Improving inclusion and diversity at the Bar has been a long-standing issue for the profession. Although this year and perhaps for the first time, the entire profession has resolved to work actively and collectively in order to address the continued trend of the under-representation of Barristers from black, Asian, minority ethnic and working-class backgrounds.
Whilst there is a palpable lack of diversity at all levels of the profession, the most crucial barrier to minority groups is that which exists at entry level. Our objective must be to improve access to pupillage in order to increase diversity at the independent and employed Bar. There is a plethora of data demonstrating that white candidates are still twice as likely to procure pupillage than their black and Asian colleagues, even when they present with a similar academic record.
A transparent, inclusive and progressive application process is key to attracting those from diverse backgrounds to the profession. The Pupillage Gateway facilitates this transparency, owing to its accessibility and consideration of only relevant factors which in turn provides the candidate with a degree of comfort and assuredness that they will not be discriminated against at this stage of what is an already daunting process.
A multitude of testimonials express the worries held by many applicants that how they look, sound or identify does not fit the stereo type of what a Barrister should be, and will ultimately hinder them within legal professions and particularly at the bar. Another resounding fear is that during this process, direct or indirect connections to those who work within the profession may trump dedication, hard work and the importance of meritocracy. By stripping away many of the opaque and outdated procedures, the Gateway has provided a more transparent and uniformed approach to applying for pupillage. The clarity and accessibility of the portal is a vitally important factor to attracting applicants from diverse backgrounds. It demystifies the process thereby making it more accessible.
Many candidates who attempt to join the profession from comprehensive educational or working-class backgrounds may not have benefitted from vast amounts of work experience, scholarships or academic awards available. The Pupillage Gateway attempts to ratify this advantage, acknowledging that many candidates may be able to demonstrate their commitment to the profession in other ways, such as voluntary work, mooting or debating skills. Conversely, if oral advocacy is not the candidate’s primary strength, the form provides a platform for the applicant to demonstrate their advocacy, analytical thinking and persuasiveness, through their written skills. It is also important that candidates are aware that their application form will be considered by an assessor from each organisation. The Gateway offers the candidate their first and often only opportunity to present themselves to assessors from each organisation. There are many aspects of the application form upon which a candidate can find reassurance that their experience is important, this also attracts a more diverse skill set to the profession.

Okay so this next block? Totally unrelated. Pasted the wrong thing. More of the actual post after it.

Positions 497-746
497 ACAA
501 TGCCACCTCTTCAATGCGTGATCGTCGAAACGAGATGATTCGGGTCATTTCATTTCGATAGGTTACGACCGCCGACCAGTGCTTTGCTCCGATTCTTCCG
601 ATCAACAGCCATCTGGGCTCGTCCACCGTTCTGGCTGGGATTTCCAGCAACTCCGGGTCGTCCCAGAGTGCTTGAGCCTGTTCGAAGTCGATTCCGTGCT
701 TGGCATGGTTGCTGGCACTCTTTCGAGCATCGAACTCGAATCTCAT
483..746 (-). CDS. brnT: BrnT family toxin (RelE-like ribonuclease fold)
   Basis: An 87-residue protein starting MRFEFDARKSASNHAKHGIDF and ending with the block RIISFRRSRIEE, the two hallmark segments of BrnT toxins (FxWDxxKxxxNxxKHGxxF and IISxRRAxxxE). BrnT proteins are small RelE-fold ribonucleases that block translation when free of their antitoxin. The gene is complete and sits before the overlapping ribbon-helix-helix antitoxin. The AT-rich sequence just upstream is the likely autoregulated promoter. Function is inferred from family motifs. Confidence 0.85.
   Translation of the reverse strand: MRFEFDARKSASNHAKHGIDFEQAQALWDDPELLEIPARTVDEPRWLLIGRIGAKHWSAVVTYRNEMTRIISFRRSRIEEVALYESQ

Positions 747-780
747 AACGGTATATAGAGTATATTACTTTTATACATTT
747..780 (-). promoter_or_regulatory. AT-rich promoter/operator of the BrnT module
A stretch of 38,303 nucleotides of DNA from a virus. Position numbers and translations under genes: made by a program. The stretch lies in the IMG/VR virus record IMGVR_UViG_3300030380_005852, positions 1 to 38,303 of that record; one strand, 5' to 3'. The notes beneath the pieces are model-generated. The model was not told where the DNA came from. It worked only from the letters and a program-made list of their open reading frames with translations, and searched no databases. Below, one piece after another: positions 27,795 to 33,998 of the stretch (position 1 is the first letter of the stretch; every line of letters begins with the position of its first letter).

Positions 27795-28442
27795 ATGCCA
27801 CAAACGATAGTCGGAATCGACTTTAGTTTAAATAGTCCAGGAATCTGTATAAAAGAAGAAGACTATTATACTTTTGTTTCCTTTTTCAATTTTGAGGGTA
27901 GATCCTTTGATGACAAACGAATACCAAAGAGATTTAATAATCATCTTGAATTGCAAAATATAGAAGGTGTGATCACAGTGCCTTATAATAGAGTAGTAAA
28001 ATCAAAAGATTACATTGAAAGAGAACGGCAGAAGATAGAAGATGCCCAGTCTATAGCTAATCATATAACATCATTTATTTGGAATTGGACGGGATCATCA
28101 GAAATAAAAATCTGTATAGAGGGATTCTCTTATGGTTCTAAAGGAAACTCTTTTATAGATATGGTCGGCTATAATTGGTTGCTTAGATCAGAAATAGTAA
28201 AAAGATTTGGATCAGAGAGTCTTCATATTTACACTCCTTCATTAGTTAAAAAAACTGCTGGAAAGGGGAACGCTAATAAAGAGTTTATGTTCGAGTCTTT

Chambers and employers undoubtedly benefit from the diverse pool of talent which the Gateway attracts. Many of the applicants who apply through the platform may be reluctant to apply to chambers or employers directly. The benefit that comes from the clear and structured application process means that assessors are better equipped to assess the applicants suitability, it potentially circumvents any pre-conceived ideas about candidates from diverse backgrounds and provides full and complete insight into a candidates academic achievements, professional experience, and personal attributes. The significant work involved in creating an application process which seeks to improve diversity is essentially provided by the Gateway.
Prior to application processes such as Gateway, applications were sent directly to chambers and employers. There were no means by which to monitor who applied, who was successful and who was not.
It is integral to achieving our goals, that we anonymously monitor the application process and more importantly our progress in enhancing it. It acts as an essential tool in monitoring those who apply for and obtain pupillage as well as those who are unsuccessful. The assembling and studying of anonymised data from the application process can help to identify problematic trends and challenges. It follows that the more that chambers and employers use the platform, the more data and information that can be obtained. The Pupillage Gateway is not only a fundamental tool in facilitating the monitoring of our progress but also in identifying and rooting out the deficiencies which limit and restrict diversity at the bar.
Laurie-Anne Power is a barrister at 25 Bedford Row and a member of the Bar Council’s Race Working Group. To find out more about the Pupillage Gateway and how your chambers or employed Bar organisation can sign up, please contact PupillageGateway@BarCouncil.org.uk.